“This is a good precautionary measure, but we are all seeing the world fall apart. The worst part is not having not anything to do,” said junior Nareh Haroutonian. “My siblings and I try to entertain each other but there is only so much I could do.”
Quarantine. Social distancing. Six feet apart. I hear these words at least 437 times a day. On the night of March 21, Governor Gavin Newsom announced that California would be under a stay-at-home order due to the novel coronavirus that causes COVID-19.
This virus thrives in cold weather and is contagious. It causes respiratory diseases, most commonly pneumonia. Although the survival rate is about 98 percent, there are over a million cases worldwide with 100,000 deaths as of April 2.
America has become the most infected country. With half a million cases reported April 10, America’s numbers just keep rising. And if we isolate just Los Angeles County, Glendale, with 218 cases as of April 10, is the most infected city in the county.
I wasn’t shocked when I first heard the news. Everyone saw it coming because San Francisco had already enforced the stay-at-home order on March 17. If anything, I was excited since I am an introvert, and any excuse to stay at home was good for me.
On the first day of the quarantine, I found out that spring break was extended. I was thrilled because I hadn’t done any of my homework over break. It seemed like a good break from all the stress of school. The only problem was that the Center for Disease Control and Prevention (CDC) did not say when stay-at-home order would be over.
After three days, I felt my sanity slowly start to slip. I had finished all my homework and was in a state of complete boredom. I had done four paintings and cleaned every nook and cranny in the house. Most of my day was busy work, but moments with nothing to do lasted a lifetime.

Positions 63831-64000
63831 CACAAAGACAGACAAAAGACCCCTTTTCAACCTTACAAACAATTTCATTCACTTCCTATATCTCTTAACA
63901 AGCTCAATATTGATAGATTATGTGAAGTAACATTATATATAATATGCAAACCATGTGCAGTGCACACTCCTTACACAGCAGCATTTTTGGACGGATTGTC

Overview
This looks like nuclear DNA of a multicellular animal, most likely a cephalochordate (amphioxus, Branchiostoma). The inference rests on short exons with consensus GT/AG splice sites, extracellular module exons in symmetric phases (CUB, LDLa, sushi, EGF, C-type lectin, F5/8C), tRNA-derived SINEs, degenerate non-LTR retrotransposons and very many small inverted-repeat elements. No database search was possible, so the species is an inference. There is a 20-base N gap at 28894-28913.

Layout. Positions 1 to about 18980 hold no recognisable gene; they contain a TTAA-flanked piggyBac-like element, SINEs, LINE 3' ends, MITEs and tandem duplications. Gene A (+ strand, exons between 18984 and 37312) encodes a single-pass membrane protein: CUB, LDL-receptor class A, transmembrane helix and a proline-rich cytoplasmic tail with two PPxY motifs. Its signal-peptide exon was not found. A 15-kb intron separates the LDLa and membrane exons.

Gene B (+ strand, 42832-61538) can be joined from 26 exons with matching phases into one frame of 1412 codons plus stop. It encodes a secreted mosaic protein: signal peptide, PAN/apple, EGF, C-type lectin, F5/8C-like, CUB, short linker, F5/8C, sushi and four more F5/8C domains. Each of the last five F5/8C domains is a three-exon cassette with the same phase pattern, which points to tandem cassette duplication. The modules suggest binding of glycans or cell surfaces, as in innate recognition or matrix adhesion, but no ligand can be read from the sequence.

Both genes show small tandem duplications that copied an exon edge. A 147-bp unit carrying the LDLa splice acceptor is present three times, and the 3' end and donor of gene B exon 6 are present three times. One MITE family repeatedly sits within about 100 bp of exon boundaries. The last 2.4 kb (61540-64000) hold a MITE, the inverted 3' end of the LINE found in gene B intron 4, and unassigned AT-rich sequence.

Day five was when all types of parks, both recreational and amusement, started to close down. My brother, Robert Hovhannisyan, a Universal Studios engineer, said that graveyard shifts would turn into daytime shifts, since no one would be at the parks. “All the procedures that we do once a month or year will all be done this week,” Hovhannisyan said. “I don’t know what will happen after that.”
It was day seven when I started to uncontrollably bake. From snickerdoodles to chocolate cookies, my house was filled with cinnamon and flour. It wasn’t the smartest idea since most recipes use eggs which is a food item grocery stores often lack.
Every day my sister and I would walk through the neighborhood streets to the store to pick up some supplies, but all we were faced with were empty shelves. We played endless karaoke games, and I would eventually end up bankrupt at every game of Monopoly.
By day eight, I had caught up on all my shows and watched all the blockbuster movies — from The Great British Show to Goodfellas. It was quite hard to watch all my desired shows since four people had to fight for the remote control. You would not believe how many times I fought to watch Law and Order: SVU while my brother wanted to watch The Sopranos.